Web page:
The conundrum of new development
(Proposed development in Chicago. Developer rendering.)
Christopher sends us a blog entry about a proposed project in Chicago--a three building residential skyscraper development close to Lake Michigan--that apparently will go forward only if residents of the impacted area vote in favor. See "Fate of big North Side development hanging in balance after Tuesday night vote" from the Chicago Tribune Cityscapes blog.
I think this is a no win situation, because for the most part, residents are always going to vote against new projects. And this kind of voting method fails to provide any means to also value "city-wide" priorities such as adding new residents, building property revenues, intensifying land use, etc.
I was shocked to see in today's Post ("Pr. George's senator seeks to delay Tanger outlet plans") that Prince George's County State Senator C. Anthony Muse has raised transportation concerns over the proposal by Peterson Companies to build an outlet mall at National Harbor." From the article:
Sen. C. Anthony Muse (D-Prince George’s) said Wednesday that a roadway near National Harbor, where the stores will be built, will not be able to handle increased traffic. “It will be absolute gridlock,” Muse said of Indian Head Highway. Muse said state and county officials need to address the project’s transportation needs before allowing it to move forward. “If they are going to put the development there, they need to put the roads there,” Muse said. “We want the stores, and, of course, we want the jobs. But if you are sitting in traffic for two hours, who does that help?”
Transportation issues seem to rarely cross the minds of people at the Washington DC Economic Partnership, when they bandy about ideas like attracting a Wegmans Supermarket (the stores go to about 150,000 square feet and generate thousands of daily trips) to locations with limited transportation infrastructure capacity. See the past blog entry, "DC is turning me into a nimby."
I know that new development is a delicate balance between old and new, property owners and the broader community, concerns about change, and legitimate and real concerns about the potential for adverse impacts.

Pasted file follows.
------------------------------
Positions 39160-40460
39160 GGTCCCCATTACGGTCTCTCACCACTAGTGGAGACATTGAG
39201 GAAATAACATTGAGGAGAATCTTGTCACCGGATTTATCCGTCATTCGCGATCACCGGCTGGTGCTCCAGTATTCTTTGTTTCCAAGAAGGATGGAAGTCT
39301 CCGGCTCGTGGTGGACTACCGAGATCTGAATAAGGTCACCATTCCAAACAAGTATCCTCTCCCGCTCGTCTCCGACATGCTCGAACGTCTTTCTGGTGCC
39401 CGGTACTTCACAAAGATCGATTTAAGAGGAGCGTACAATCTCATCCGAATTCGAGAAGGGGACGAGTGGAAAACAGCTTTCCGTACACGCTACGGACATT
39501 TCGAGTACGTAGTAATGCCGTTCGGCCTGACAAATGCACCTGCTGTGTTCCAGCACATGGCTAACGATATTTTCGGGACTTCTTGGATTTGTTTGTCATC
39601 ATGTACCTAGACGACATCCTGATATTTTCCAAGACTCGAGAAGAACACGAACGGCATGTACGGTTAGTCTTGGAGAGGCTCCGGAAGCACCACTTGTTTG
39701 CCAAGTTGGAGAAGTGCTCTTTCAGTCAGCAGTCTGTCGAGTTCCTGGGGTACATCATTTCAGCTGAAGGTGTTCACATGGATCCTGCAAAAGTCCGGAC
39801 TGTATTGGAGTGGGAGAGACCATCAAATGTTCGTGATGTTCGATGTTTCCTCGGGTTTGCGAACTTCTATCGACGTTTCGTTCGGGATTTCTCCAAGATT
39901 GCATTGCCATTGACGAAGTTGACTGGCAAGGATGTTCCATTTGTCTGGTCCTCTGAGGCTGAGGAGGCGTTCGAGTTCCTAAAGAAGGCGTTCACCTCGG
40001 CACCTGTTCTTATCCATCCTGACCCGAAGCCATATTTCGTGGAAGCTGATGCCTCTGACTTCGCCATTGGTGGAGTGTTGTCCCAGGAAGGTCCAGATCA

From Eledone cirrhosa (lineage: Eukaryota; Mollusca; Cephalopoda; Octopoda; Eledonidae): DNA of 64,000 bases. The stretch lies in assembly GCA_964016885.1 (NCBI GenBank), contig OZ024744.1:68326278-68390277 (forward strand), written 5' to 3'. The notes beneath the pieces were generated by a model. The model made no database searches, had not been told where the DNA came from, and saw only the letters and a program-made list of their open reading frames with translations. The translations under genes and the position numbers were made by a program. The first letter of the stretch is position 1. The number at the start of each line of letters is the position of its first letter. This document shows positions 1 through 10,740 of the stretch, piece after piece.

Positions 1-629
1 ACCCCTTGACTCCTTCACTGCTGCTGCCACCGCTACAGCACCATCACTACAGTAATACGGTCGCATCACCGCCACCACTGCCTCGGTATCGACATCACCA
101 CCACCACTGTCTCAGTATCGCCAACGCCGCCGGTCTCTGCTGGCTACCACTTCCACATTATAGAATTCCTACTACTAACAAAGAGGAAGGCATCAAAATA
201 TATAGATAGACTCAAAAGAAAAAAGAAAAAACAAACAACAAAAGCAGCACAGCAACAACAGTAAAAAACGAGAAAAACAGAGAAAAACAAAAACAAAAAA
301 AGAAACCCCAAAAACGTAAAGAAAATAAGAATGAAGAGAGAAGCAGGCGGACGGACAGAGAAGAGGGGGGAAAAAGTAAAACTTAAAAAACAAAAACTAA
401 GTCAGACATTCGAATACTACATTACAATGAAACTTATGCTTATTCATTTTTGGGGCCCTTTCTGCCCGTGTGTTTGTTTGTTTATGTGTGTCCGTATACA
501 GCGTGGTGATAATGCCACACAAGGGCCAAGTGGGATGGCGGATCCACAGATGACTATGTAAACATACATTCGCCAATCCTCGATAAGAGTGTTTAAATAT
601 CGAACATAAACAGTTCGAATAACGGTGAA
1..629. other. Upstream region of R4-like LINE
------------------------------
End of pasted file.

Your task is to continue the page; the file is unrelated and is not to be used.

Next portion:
There are at least three things that planning regimes need to do to at least broaden the discussion and improve the process concerning projects such as these:
1. Do a better job defining citywide ("global") priorities and neighborhood priorities, and have all stakeholders work to address both sets of priorities simultaneously.
Typically, planners are screwed because they are tasked with the global priorties and neighborhoods have no skin in that game.
2. One tool we all need is an economic impact analysis table of the different kinds of development, such as that illustrated by the graphic below, produced for Sarasota County, Florida.
3. We need to refine and integrate land use and transportation planning practices so that allowable land uses are tied to transportation capacity and the ability to meet the demand generated by various uses.
They do this in the Netherlands, but not here. All land is evaluated for its ability to satisfy various types of transportation demand. Uses are evaluated in terms of the transportation demand they generate. Uses are directed towards places where their expected traffic generation can be accommodated.
In a place like DC, it would probably mean that in the core of the city, a general merchandise store like a Walmart would only be allowed at a location within a block or two of a subway station.
See "Utrecht: 'ABC' Planning as a planning instrument in urban transport policy" for more.
4. There needs to be a better process to evaluate economic impact from potential development. This is required for example, in California land use planning processes, but not in DC. Having specific requirements in the large tract review process, or by creating a parallel "big box review process" would go a long way towards mitigating the potential problems from such projects.
Such a report would have to be balanced. E.g., in the ANC4B report we did wrt the proposed Walmart, earlier drafts were somewhat negative, but other committee members pointed out that the increased competition that Walmart would provide to area supermarkets such as Safeway and Giant--presuming that these companies will respond by improving their stores, customer service, and lowering their prices--will improve outcomes for even those residents who won't shop at a Walmart. So the report was revised to acknowledge this and other potential positives.